Big boost for girls cricket
By Laura Taylor, Mar 8 2019 08:21AM
Children’s sports charity Chance to Shine is marking a major milestone on International Women’s Day today reaching its two millionth girl to play, learn and develop through cricket since 2005.
Nine-year-old Keira McDermott from Langley Primary School in Staffordshire has become the two millionth girl to pick up a cricket bat and ball through the Chance to Shine programme.
Former England captain Charlotte Edwards revealed the news during a special school assembly at Langley Primary, awarding Keira with a certificate to celebrate the achievement.
Meanwhile chief cxecutive Laura Cordingley today announced funding for a new Chance to Shine cricket programme in state secondary schools, reaching over 14,000 girls through 120 schools.
Currently only one in ten teenage girls get the physical activity they need each day and one in ten play for a sports team, as opposed to one in three boys.
The new scheme, launching next month, will provide a comprehensive programme of coaching, leadership training and competition to teenage girls.
It will include:
• Girls-only after-school clubs in 120 state secondary schools aimed at building confidence, skilling teams and developing role models for 3,500 young people.
• Leadership training to 1,200 girls aged 14-16, building the skills to support and run their own after-school cricket club, volunteering alongside their coach in their old primary school and setting up and running a cricket festival for local primary schools on their secondary school site.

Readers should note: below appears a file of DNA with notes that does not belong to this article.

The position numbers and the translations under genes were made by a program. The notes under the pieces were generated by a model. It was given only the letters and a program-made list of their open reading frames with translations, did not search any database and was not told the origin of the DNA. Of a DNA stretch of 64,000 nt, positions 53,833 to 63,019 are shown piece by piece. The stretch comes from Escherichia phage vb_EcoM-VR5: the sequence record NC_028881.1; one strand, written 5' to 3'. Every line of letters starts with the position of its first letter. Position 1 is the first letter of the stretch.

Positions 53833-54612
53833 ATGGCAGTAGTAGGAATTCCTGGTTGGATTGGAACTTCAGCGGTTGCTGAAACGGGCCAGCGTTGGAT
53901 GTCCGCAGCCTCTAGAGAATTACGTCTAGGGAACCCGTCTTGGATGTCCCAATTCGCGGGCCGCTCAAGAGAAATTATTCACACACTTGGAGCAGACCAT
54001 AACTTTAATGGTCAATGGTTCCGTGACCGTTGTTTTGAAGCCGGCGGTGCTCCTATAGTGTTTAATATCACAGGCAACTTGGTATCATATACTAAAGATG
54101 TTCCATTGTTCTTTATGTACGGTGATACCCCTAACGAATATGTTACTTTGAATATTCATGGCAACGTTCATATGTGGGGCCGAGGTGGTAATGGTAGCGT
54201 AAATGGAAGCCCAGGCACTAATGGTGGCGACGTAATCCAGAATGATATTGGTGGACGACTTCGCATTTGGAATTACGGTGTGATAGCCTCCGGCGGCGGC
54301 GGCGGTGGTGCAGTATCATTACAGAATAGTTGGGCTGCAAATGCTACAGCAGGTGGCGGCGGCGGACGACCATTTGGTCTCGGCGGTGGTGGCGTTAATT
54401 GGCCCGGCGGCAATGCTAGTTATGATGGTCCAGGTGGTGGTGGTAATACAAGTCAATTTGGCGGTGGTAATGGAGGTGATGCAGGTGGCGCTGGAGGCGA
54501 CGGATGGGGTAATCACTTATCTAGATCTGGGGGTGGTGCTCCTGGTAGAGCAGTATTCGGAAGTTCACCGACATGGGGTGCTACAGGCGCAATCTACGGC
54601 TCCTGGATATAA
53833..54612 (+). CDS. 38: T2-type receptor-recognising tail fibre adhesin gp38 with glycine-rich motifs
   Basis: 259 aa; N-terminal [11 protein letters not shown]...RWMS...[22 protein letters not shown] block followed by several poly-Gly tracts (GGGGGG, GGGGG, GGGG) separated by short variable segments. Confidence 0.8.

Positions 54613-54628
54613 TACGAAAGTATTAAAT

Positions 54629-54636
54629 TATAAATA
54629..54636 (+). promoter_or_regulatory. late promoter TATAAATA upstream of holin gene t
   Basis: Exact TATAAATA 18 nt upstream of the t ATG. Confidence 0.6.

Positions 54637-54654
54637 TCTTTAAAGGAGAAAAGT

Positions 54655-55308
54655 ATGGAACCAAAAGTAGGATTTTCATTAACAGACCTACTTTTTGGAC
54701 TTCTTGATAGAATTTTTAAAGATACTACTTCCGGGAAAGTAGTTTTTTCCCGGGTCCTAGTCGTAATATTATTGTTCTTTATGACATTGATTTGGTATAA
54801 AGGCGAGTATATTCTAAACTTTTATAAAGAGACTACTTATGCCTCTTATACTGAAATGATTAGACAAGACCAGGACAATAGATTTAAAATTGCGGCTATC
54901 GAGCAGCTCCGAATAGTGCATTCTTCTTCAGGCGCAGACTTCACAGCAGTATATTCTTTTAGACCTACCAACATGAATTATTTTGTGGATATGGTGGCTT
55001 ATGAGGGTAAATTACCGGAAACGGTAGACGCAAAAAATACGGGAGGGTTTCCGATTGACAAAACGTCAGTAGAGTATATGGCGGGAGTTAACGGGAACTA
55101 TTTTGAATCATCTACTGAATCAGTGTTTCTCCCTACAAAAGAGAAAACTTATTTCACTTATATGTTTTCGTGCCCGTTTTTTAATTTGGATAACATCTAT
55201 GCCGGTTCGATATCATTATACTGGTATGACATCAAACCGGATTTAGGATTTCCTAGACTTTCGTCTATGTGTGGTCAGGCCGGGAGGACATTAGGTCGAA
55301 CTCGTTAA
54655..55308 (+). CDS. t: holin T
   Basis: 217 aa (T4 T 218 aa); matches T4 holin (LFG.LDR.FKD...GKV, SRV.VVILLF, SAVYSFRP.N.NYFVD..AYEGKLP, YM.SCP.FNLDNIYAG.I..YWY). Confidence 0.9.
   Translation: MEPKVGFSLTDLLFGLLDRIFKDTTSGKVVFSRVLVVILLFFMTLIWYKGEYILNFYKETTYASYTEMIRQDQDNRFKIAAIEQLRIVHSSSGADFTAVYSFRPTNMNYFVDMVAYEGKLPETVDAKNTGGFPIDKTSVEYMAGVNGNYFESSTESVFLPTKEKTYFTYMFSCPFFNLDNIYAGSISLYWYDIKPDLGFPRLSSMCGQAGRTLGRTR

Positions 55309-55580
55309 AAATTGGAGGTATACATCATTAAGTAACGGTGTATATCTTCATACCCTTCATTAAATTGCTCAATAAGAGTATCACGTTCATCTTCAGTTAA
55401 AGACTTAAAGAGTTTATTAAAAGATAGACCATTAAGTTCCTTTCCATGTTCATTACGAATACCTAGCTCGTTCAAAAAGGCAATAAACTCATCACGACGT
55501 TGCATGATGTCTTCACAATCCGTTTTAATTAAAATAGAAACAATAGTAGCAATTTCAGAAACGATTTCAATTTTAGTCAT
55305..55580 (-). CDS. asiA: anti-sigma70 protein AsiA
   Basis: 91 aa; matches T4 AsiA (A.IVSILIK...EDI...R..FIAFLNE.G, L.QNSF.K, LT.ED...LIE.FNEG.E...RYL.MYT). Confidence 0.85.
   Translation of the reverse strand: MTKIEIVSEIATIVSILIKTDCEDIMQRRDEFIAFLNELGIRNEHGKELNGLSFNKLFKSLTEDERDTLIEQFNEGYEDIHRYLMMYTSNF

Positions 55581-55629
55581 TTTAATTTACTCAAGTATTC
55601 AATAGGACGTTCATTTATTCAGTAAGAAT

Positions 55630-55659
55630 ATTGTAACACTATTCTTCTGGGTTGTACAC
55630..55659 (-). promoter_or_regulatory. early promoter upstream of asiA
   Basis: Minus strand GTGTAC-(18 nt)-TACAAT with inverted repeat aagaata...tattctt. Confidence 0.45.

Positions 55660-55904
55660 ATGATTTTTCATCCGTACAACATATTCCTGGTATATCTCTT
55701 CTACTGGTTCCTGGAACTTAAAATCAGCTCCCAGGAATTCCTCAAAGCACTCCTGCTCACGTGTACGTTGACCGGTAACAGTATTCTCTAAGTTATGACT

• Engaging 3,500 year 6 girls to experience cricket through festivals organised by young leaders.
• County and regional competitions and festivals for 7,000 girls.
• Digital resources to support schools nationally to engage girls and boys in Chance to Shine.
Speaking at Langley Primary School, Charlotte Edwards said: “It’s such a proud moment for me to meet Chance to Shine’s two millionth girl, Keira, and to celebrate on International Women’s Day this massive milestone with the charity.
“For me, when I was young, there were absolutely no opportunities for girls to play cricket in school – zero - and I played for the boys’ team. It’s therefore really inspiring to see so many girls not only playing the game at school, but also learning valuable skills like teamwork, leadership and self-confidence; as well as improving their physical and mental health.”
Chance to Shine chief executive Laura Cordingley added: “When we visit schools and ask girls about having equal sporting opportunities as boys they all speak passionately and, without missing a beat say, ‘Girls are just as good as boys and should have the same opportunities to play cricket’. As one head teacher told me, ‘Our girls don’t want to be making the cricket teas, they want to play’
“Each year we are giving hundreds of thousands of young girls the chance to play the game and now, with our exciting new secondary schools programme launching in April, we can inspire even more. To reach two million girls is a phenomenal effort and a credit to everyone who is involved in Chance to Shine.”
Chance to Shine works with 39 county cricket boards to fund high quality cricket coaches to deliver cricket to around 500,000 children in 4,000 state primary schools each year (15,000 since 2005) and urban community areas nationally through its Chance to Shine Street initiative.